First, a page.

To end a war, enemies have to talk. Even if they start off refusing to meet each other face to face, they can speak to a mediator. Skilled mediators gain trust with the warring leaders and then use that rapport to encourage those leaders to open direct negotiations. Every peacemaker’s memoir describes how such personal connections are the lifeblood of a peace process. What’s on the agenda for direct talks is often less important than the fact that they are actually ready to meet at all—that’s where peace begins.

Over the last decades, as peace processes to end wars have become routine, the basic logistics for negotiating this are taken for granted. It begins with phone calls on secure lines. Special envoys travel to meet with rebel leaders in their hideouts, liaison officers are placed with insurgent leaderships, closed-door meetings are convened in undisclosed locations. Mediators hold confidential discussions to explore the goals, the fears, and the possible areas of compromise. Meanwhile leaders on either side consult their constituents, take advice from experts, and exchange confidential documents. This is all so standard that it is not even raised as an issue.

On August 26, United Nations Secretary General and the members of the Security Council called for a ceasefire. Earlier that day, the Chairperson of the African Union Commission appointed former Nigerian President, General Olusegun Obasanjo as high representative to “intensify engagements with all relevant political actors”. Those statements implied that such engagements were underway or could begin at once.

Under current conditions it is simply impossible to carry out the kind of diplomatic work with the Regional National Government of Tigray that would lay the basis for talks.

Not so. Under current conditions it is simply impossible to carry out the kind of diplomatic work with the Regional National Government of Tigray that would lay the basis for talks. That’s because the Ethiopian federal blockade of Tigray includes shutting off communications.

The Tigrayan leaders can make international phone calls, but only on satellite phones that are readily monitored and cannot take incoming calls. Prime Minister Abiy Ahmed (colonel in military intelligence, cybersecurity directorate) knows all about this. His soldiers destroyed the UN’s secure communications equipment before they retreated from Mekelle in June and he has not permitted any such equipment into Tigray since. Hardly any foreign diplomats have been permitted to travel there.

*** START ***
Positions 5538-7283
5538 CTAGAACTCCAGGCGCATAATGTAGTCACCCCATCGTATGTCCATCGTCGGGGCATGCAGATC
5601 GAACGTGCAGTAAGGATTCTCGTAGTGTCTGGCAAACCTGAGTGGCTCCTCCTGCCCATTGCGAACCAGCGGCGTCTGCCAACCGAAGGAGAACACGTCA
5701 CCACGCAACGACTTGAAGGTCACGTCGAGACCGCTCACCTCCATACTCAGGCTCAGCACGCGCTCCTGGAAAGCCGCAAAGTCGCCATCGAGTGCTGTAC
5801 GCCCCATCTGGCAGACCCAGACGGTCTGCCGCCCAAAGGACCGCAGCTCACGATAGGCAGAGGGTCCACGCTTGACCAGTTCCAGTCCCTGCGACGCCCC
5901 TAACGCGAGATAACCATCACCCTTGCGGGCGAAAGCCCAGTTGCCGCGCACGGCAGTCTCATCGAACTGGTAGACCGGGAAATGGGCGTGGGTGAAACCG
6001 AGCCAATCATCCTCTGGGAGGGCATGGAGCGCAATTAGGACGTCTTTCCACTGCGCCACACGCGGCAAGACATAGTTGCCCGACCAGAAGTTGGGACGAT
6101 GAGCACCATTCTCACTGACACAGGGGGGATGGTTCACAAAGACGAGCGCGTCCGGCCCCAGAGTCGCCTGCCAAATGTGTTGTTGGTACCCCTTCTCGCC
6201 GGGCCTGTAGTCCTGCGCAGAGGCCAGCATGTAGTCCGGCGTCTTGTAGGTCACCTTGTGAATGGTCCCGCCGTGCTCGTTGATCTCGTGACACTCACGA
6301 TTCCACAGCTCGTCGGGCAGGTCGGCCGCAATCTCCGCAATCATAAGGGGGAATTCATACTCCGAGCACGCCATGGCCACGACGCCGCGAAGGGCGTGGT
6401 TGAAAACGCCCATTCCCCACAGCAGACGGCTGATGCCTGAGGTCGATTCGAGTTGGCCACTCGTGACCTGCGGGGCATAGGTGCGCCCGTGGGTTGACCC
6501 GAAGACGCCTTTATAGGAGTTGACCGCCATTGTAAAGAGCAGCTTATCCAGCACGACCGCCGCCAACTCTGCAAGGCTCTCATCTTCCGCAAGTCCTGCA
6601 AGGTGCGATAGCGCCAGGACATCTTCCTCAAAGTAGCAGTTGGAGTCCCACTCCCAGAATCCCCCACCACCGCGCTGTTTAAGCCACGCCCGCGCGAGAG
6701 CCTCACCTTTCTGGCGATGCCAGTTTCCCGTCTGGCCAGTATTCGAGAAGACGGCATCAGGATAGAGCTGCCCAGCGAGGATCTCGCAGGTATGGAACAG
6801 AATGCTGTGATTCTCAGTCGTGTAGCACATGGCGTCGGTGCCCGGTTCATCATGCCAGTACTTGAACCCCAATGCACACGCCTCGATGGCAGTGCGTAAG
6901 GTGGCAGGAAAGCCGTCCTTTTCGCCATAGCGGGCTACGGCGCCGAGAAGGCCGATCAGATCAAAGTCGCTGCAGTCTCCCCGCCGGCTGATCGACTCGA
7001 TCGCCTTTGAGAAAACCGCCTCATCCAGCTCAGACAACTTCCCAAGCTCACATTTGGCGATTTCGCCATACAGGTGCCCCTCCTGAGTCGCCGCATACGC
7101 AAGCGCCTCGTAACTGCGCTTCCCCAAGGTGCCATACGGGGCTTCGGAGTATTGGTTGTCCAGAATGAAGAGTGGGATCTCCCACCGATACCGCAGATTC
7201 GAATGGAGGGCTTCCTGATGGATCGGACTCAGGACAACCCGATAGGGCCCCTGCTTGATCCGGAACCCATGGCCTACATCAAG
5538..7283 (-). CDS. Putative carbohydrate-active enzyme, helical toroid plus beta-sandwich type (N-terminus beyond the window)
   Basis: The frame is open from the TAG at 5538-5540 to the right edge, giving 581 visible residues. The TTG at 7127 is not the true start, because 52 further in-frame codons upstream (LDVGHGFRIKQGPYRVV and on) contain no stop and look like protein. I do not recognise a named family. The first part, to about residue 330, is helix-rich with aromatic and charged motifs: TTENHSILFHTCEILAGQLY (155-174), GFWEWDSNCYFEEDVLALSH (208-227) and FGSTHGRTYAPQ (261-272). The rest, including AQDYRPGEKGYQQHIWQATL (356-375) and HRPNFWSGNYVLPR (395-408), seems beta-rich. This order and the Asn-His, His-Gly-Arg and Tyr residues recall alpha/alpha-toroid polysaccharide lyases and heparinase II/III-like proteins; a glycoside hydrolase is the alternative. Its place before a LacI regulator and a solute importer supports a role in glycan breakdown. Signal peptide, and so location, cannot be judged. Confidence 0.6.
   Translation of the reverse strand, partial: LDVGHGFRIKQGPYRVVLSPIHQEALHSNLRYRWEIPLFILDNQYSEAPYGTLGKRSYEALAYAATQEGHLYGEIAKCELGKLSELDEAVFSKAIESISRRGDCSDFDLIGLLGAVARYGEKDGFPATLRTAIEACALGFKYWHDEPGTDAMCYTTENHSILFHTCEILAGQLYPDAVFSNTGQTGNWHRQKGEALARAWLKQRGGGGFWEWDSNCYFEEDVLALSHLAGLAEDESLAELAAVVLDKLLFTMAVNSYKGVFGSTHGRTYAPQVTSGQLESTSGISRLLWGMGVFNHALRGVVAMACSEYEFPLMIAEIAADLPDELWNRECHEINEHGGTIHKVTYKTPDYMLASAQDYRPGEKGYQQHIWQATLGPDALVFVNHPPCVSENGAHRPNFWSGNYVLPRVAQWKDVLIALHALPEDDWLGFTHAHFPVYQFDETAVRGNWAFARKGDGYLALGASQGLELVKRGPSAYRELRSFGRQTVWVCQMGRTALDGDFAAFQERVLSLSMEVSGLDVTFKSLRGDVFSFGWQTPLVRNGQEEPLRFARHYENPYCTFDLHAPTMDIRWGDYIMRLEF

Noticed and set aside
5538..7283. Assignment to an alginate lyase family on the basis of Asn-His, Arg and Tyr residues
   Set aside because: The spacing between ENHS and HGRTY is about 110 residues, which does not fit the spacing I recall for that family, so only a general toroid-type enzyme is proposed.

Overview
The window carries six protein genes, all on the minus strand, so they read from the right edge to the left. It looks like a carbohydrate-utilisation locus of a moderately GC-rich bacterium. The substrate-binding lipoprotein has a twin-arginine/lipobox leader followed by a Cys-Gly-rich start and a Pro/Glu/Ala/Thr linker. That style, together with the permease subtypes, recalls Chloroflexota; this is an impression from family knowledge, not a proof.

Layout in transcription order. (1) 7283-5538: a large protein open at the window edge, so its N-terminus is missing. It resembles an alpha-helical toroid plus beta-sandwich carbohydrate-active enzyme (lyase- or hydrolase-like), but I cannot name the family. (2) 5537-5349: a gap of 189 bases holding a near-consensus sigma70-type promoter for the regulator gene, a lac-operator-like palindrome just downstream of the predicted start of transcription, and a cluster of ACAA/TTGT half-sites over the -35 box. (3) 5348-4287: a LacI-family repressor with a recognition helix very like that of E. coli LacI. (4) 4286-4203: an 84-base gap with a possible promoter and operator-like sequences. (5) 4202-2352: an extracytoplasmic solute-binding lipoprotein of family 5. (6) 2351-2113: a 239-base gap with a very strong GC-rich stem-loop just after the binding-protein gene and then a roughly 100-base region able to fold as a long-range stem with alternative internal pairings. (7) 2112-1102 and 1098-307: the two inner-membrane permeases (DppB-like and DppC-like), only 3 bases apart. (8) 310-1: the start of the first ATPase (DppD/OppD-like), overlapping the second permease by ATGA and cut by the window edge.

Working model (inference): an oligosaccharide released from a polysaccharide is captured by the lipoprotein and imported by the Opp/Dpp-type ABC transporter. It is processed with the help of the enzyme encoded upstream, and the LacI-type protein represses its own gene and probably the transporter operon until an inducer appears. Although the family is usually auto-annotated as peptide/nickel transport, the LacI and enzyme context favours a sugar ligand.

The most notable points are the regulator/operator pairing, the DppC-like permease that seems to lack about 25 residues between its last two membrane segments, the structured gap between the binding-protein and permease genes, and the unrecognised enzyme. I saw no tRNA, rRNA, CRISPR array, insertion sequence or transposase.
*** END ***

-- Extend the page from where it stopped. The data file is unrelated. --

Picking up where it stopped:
This means that no potential mediator knows the Tigrayan leaderships’ true thinking about a negotiated settlement. No diplomat can reliably know what might be their preconditions for a ceasefire, let alone the detailed content of a ceasefire.

The lack of communication is primarily the fault of the Federal Government. Addis Ababa is the diplomatic capital of Africa and the Ethiopian Ministry of Foreign Affairs knows the procedures for peace talks as well as anyone, having hosted many of them. Its shutoff in communications isn’t an innocent oversight. It shows that the government is not genuine about peace.

But it is also a failure of the African Union and United Nations, both of which know that secure communication is the essential first step for serious negotiation. Neither the AU nor the UN have insisted on secure communication with Tigray. Neither have stationed political officers in Mekelle.

But the AU has appointed a mediator and the UN has called for a ceasefire. If these are to be credible beginnings then the AU and UN must establish secure and reliable communications with the political leadership of the Regional National Government of Tigray. Without preconditions and without delay.

Alex de Waal is executive director of the World Peace Foundation and Research Professor at the Fletcher School, Tufts University. He has worked on the Horn of Africa, and on conflict, food security and related issues since the 1980s as a researcher and practitioner. He served as a senior advisor to the African Union High Level Panel on Sudan and South Sudan. He was listed among Foreign Policy’s 100 most influential international intellectuals in 2008 and Atlantic’s 29 ‘brave thinkers’ in 2009 and is the recipient of the Royal Anthropological Institute’s Huxley Award. De Waal’s recent books include: The Real Politics of the Horn of Africa: Money, War and the Business of Power (Polity 2015), Mass Starvation: The history and future of famine (Polity 2018), New Pandemics, Old Politics: 200 years of the war on disease and its alternatives (Polity 2021), and (as co-author), Sudan’s Unfinished Democracy: The promise and betrayal of a people’s revolution (Hurst and Oxford 2022).

Photo: 2013 Expert Consultation, Olusegun Obasanjo, Africa Progress Panel (CC BY 2.0)

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